There’s no question that Gunther von Hagens’ Body Worlds exhibits are raking in huge profits, breaking attendance records at science museums across the country and offering something most people can’t see anywhere else — the inside of human
But there are plenty of questions about the self-promoting Polish-born anatomist, his methods and his motives for putting cadavers on tour.
And the whole business of displaying corpses as poker players, skateboarders and trapeze artists has raised questions around the country and around the world about what’s right, and what’s legal, to do with the dearly departed.
“Think of this as an anatomical Barnum and Bailey,” says Dr. Ken Iserson, an emergency physician and director of the bioethics program at the University of Arizona College of Medicine.
“I’m not saying that it’s not OK, but don’t impart pure motives to anybody involved in this.”
The Arizona Science Center, with help from corporate sponsors, is bringing “Body Worlds 3: The Anatomical Exhibition of Real Human Bodies” to Phoenix for a four-month run beginning Jan. 26. The center expects the exhibit of 200 bodies and body parts to bring more than 500,000 visitors, who will pay up to $22 a ticket. More than 20 million people in 35 cities have seen one of three Body Worlds exhibits since it opened in Japan in 1996.
The bodies have undergone a preservation technique called “plastination,” developed by von Hagens in 1977, in which the fat and fluids are replaced with polymers. The cadavers have most or all of their skin removed to reveal bones, muscles, arteries and organs.
The Phoenix exhibit will take visitors through the body systems, with the “plastinates” posed and dissected to demonstrate locomotion, the nervous system, the digestive tract and so on.
“The exhibit is not a carnival,” says Arizona Science Center president and CEO Chevy Humphrey. “It is a citadel to science and the wonder that is the human anatomy.”
But von Hagens and Body Worlds have their detractors, who generally believe the exhibit is degrading and disrespectful of the dead. Even those who gave von Hagens permission to use their bodies surely didn’t intend them to be sliced, diced and posed in such macabre ways, the critics argue, and even if they did, public museums shouldn’t condone it.
Accusations about where von Hagens gets his bodies have dogged him for years, and he has fought legal battles in Germany, Kyrgyzstan and Siberia. He says that more than 7,000 people, including 300 Americans, have donated their bodies to his Institute for Plastination, with factories in Heidelberg, Germany, and Dalian, China.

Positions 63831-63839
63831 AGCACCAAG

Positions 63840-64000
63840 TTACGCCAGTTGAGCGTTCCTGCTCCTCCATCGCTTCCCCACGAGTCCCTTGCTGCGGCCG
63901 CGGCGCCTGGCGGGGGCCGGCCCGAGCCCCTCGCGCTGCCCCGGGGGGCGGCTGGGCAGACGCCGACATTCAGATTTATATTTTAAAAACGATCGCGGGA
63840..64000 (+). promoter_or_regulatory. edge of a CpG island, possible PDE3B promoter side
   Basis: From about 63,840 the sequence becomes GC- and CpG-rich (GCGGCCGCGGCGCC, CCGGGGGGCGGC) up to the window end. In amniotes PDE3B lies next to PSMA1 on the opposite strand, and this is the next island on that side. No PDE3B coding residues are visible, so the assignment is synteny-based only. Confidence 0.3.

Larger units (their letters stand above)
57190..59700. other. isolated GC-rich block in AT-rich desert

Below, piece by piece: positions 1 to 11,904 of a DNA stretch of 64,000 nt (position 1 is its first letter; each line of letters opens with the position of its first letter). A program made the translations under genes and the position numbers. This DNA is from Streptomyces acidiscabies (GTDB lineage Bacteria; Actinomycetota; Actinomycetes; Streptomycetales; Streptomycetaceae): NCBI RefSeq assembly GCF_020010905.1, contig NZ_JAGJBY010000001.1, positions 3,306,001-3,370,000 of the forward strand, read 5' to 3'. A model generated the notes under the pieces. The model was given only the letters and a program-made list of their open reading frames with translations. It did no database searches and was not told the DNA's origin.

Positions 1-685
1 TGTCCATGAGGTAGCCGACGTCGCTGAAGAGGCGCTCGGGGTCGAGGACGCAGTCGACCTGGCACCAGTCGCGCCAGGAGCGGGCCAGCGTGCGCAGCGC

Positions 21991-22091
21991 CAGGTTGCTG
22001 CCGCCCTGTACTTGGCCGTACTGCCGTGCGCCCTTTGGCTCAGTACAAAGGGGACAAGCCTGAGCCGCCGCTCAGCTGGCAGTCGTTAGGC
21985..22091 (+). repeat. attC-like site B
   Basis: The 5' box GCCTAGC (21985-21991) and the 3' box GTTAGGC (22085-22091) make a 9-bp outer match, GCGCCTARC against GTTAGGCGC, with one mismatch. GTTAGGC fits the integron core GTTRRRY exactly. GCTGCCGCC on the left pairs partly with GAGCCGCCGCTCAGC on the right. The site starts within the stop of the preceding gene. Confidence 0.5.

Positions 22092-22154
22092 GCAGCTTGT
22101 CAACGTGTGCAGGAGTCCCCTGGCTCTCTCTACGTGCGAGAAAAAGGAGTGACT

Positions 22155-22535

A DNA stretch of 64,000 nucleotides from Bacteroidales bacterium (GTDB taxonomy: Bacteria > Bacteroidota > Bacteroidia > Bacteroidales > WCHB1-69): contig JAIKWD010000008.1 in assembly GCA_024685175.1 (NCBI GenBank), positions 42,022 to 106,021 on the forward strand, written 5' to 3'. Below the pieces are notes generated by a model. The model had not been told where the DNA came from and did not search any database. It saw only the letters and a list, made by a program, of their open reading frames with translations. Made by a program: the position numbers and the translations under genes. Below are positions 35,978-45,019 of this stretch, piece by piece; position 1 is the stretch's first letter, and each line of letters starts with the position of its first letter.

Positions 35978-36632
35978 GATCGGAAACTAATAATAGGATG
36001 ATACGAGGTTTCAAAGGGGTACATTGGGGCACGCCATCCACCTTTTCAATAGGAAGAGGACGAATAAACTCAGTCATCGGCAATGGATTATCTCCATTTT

Like other U.S. museums, the Arizona Science Center consulted religious and ethnic groups before agreeing to host Body Worlds, forming an ethics committee to review the exhibit, the provenance of the bodies and the potential to offend.
The Phoenix museum also relied on research commissioned by the California Science Center, where the exhibit made its first U.S. stop in 2005, that matched donor forms to death certificates.
A local ethics committee member said the panel is convinced that the bodies coming to Phoenix are from people who consented to allow von Hagens to display them.
“We did our homework,” said Sister Margaret McBride, vice president for mission service at St. Joseph’s Hospital and Medical Center. “We were really trying to make sure this exhibit was successful and tasteful.”
After they were contacted by the ethics committee last summer, some American Indians asked the science center not to bring the exhibit.
“There is a reverence for life and a balance in nature we need to respect,” wrote Arizona Native Scene editor Loren Tapahe, a Navajo. “This exhibit does neither.”
Pharmacist Aaron Ginsburg began his protest in July when Body Worlds 2 came to the Museum of Science in Boston. He picketed in front of the museum on its opening day and since has led Internet petition drives to stop the exhibits.
“Using these bodies to bring in crowds and sell tickets is wrong,” Ginsburg said in a phone interview.
“The idea that the museums should hide behind the permission of somebody who’s dead is outrageous,” he said. “I think we need to hold them to a higher level of morality than to say, ‘somebody gave us permission.’”
Humphrey and other museum officials say the education and public health benefits outweigh these concerns.
Still, signs will be posted outside the museum to warn visitors that cadavers are on display and children will not be admitted without their parents or a signed permission slip.
The exhibit compares healthy and tobacco-damaged lungs, and “Obesity Slices,” which demonstrate what excess fat can do to the body’s internal organs. That gets people talking about how to take better care of their own bodies and encourages those they love to do the same, Humphrey says.
People are actually talking about science. And that’s cool,” she says. “That’s our mission.”
If you go
Where: Arizona Science Center
When: Begins Jan. 26 for four months
Tickets: On sale now for center members, Dec. 8 for general public
More about it “Body Worlds 3”: www.bodyworlds.com
Arizona Science Center: (602) 716-2000
Aaron Ginsberg’s site: http://dignityinboston.googlepages.com